How to specify acoustic wall panels
Acoustic wall panels help create comfortable, productive internal environments when they are specified and installed correctly.
Acoustic control and soundproofing within internal environments and individual rooms is an often overlooked area of building and interior design, yet it is a major factor in determining how practical and comfortable users find a space.
The level of sound within an individual room is one of several key ‘comfort’ factors that should be considered when designing spaces along with:
Get all four of these right and the result will be rooms for socialising, learning and working that are pleasant and popular, where occupants enjoy spending time.
What are acoustic panels and why are they needed?
‘Noise’ inside buildings will originate externally from sources such as traffic, industrial activities and barking dogs, but also internally. Sound waves from people talking, audio and TV sources, machinery and noisy processes like food preparation will travel through the room and bounce back – reverberate – from hard surfaces.
Reverberation is something we will all have experienced. A busy bar or restaurant is the perfect example of where sound reverberation can be a nuisance, particularly premises designed with exposed soffits, extensive wooden floors and plenty of glazing to maximise natural light. The large amount of sound generated within the room creates high levels of reverberation that ultimately reduces the quality of the experience for customers and makes for a difficult working environment.
Room geometry can also be a factor. An oddly shaped room can affect the path of sound and cause it to be reflected back into the room in unusual ways.
But this issue is certainly not confined to the hospitality sector – it is a serious issue in schools and other educational settings and workplaces, industrial and commercial, but it can affect all types of building in some form.
In any application, acoustic panels will reduce sound reverberation by enabling hard surfaces including plastered walls and ceilings to be partially covered by a material that is acoustically absorbent. This prevents sound waves reflecting back into a room.
SuperPhon acoustic wall panels perform this role extremely effectively. The composition of these panels includes an acoustically transparent woven textile fabric on their external face. This is permeable so it allows sound to pass through it and into the absorptive material of the SuperPhon panel itself.
The panels are easily mounted on walls and ceilings, which means they can be used in retrofit applications, and they offer Class ‘A’ acoustic performance – the highest level of sound absorption.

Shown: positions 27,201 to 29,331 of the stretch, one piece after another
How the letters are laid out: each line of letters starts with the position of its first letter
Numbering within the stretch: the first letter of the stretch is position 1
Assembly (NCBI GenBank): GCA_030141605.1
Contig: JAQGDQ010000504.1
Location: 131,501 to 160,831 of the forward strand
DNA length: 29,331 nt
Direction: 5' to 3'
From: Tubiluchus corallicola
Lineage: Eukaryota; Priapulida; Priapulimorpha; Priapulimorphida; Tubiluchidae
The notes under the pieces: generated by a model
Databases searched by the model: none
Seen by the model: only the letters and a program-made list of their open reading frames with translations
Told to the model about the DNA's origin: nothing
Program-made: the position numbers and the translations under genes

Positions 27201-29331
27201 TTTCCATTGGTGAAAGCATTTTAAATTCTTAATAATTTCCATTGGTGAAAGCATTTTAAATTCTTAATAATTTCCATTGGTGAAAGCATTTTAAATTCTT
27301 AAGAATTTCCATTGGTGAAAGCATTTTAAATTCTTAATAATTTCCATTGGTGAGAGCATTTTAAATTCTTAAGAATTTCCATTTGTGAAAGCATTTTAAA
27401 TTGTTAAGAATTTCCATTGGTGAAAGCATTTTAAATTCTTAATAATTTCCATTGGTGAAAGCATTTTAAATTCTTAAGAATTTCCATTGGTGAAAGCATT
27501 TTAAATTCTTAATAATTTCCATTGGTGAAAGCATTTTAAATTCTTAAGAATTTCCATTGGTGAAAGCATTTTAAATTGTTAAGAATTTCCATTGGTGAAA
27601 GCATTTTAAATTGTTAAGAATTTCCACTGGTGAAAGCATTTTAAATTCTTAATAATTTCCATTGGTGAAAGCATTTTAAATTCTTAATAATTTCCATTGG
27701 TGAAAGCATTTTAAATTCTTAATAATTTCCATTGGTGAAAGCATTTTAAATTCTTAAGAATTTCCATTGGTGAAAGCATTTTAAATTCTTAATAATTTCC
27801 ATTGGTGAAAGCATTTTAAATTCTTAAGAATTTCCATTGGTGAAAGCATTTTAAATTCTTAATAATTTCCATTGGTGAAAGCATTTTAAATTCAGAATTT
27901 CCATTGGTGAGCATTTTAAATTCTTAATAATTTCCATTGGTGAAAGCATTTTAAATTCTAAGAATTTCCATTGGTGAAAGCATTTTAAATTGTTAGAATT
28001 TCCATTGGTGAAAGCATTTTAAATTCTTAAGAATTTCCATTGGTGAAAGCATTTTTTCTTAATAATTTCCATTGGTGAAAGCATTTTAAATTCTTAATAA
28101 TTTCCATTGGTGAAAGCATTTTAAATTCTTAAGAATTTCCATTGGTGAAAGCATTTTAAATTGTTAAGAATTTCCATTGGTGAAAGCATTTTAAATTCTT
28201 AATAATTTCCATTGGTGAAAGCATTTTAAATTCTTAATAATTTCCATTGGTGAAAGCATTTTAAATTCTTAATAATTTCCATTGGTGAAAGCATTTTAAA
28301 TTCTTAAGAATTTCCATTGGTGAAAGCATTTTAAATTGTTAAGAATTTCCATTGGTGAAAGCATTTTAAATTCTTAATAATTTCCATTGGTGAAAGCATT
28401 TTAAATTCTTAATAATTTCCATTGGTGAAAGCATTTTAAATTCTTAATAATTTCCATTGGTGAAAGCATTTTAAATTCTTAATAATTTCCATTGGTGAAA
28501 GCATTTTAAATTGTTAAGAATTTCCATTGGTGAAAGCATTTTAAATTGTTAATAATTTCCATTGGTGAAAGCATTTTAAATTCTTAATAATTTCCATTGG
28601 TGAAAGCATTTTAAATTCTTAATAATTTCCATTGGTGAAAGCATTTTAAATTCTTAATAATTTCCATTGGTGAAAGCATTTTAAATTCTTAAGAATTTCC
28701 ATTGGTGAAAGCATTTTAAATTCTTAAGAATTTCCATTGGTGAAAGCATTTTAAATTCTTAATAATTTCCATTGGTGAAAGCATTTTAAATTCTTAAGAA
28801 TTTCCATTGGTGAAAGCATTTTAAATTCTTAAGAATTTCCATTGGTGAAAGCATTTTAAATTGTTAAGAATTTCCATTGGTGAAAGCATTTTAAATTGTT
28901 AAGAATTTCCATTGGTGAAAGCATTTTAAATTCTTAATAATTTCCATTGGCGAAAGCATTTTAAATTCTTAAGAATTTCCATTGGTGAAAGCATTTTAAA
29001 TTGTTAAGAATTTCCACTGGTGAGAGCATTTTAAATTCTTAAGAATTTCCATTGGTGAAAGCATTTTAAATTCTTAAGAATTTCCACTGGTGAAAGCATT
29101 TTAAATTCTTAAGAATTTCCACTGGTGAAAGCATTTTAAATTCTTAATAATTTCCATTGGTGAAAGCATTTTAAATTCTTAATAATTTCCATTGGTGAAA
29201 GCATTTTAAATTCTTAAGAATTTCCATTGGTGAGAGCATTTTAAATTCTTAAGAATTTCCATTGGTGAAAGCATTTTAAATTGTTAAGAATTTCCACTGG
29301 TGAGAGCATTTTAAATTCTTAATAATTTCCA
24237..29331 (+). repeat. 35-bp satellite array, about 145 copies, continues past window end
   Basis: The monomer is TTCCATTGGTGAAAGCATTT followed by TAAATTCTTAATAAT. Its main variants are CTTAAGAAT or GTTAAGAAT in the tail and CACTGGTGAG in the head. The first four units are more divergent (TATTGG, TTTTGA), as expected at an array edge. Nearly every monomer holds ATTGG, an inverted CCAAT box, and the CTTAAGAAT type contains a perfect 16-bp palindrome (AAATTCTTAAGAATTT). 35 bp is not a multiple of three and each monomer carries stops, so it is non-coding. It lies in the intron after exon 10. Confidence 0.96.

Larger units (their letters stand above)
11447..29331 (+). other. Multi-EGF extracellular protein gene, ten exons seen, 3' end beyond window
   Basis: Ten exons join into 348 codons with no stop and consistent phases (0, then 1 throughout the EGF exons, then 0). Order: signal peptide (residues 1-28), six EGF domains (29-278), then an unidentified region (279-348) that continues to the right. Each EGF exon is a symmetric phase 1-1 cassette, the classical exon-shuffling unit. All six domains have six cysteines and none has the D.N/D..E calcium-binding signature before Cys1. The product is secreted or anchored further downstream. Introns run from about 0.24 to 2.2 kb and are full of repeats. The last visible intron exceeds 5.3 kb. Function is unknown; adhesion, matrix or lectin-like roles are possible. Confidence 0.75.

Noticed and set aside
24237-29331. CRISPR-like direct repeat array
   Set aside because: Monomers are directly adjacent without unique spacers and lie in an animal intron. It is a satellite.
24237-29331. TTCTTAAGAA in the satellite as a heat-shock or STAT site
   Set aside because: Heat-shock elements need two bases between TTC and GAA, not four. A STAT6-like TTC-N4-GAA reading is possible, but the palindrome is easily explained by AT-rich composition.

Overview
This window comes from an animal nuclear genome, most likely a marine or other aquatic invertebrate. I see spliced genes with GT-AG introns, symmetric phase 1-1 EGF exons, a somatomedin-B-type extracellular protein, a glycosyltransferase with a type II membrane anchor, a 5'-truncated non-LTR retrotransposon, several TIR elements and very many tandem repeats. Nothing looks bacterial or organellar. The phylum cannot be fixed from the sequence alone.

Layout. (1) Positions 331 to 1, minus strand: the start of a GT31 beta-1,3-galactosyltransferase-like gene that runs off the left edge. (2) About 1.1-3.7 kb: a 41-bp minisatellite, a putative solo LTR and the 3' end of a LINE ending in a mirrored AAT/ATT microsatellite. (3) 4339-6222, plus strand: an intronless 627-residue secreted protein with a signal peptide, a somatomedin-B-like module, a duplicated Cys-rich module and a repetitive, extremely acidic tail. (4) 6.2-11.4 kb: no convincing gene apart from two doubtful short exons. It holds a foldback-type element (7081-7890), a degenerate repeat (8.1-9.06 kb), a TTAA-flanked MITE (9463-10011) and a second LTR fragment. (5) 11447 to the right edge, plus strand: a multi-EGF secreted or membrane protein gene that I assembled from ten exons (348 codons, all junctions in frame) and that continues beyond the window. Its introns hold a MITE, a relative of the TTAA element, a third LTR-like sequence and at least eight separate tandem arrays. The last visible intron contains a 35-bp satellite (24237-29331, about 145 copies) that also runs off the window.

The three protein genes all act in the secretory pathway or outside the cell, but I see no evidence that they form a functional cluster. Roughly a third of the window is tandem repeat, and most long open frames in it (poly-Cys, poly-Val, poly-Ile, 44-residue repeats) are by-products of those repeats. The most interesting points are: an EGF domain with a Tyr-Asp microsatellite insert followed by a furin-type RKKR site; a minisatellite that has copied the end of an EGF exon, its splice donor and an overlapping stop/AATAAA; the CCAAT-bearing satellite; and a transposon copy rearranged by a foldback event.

One of the key benefits of acoustic wall panels is the aesthetic contribution they make. They can be specified to be a stand-out feature within the room, one that integrates seamlessly with other décor, or to go virtually unnoticed. SuperPhon panels, for example, are available in 88 fabric colours over two ranges and a wipe clean finish can also be specified to maintain their appearance with ease in the long term.
How does sound reverberation become a nuisance?
Sound reverberation is sound that persists within a room due to repeated reflection off surfaces or scattering after the sound source has stopped. It is different to an echo, which is a distinct sound that bounces back with sufficient magnitude to be heard clearly in its original form, and this means that reverberated sounds are difficult to hear with clarity because the reflections keep repeating.
The result in busy or noisy spaces is a level of background noise that interrupts what we are trying to do. In an open plan office, a restaurant, bar or any confined area, this can result in the Lombard Effect. This is a phenomenon whereby everyone in the room will start to raise their voice levels very slightly in order to be heard, but as everyone is doing the same, this quickly results in the whole room shouting above one another to be heard.
Reverberation is the reason why rooms become unsuitable or unpopular. That is why it is important to treat reverberation within rooms, particularly for these reasons:
- Loss of concentration and focus
Noise causes a distraction when we need to concentrate or focus on work which results in lower productivity and errors. This invisible, but significant issue, affects workplaces and schools where the true cost of distractions is difficult to calculate. There have been a number of research studies to support the notion that effectively managing noise in rooms can boost levels of concentration.
- Conversations become difficult
Excessive noise often makes for an uncomfortable environment because it can make it very difficult to hold conversations. In commercial premises such as restaurants, bars and coffee shops, this may lessen the appeal of these establishments for customers and it could be detrimental to business.
- Speech intelligibility and clarity
Being able to make out what is being said is a significantly important issue in schools and other learning environments, sensitive settings such as health and social care and workplaces. In schools, students need to be able to hear every word being said by their teachers to stay engaged in their learning. And in workplaces such as call centres, call handlers must be able to work in an environment where they can hear callers or be heard by them in order to effectively deal with customer service requests and problems.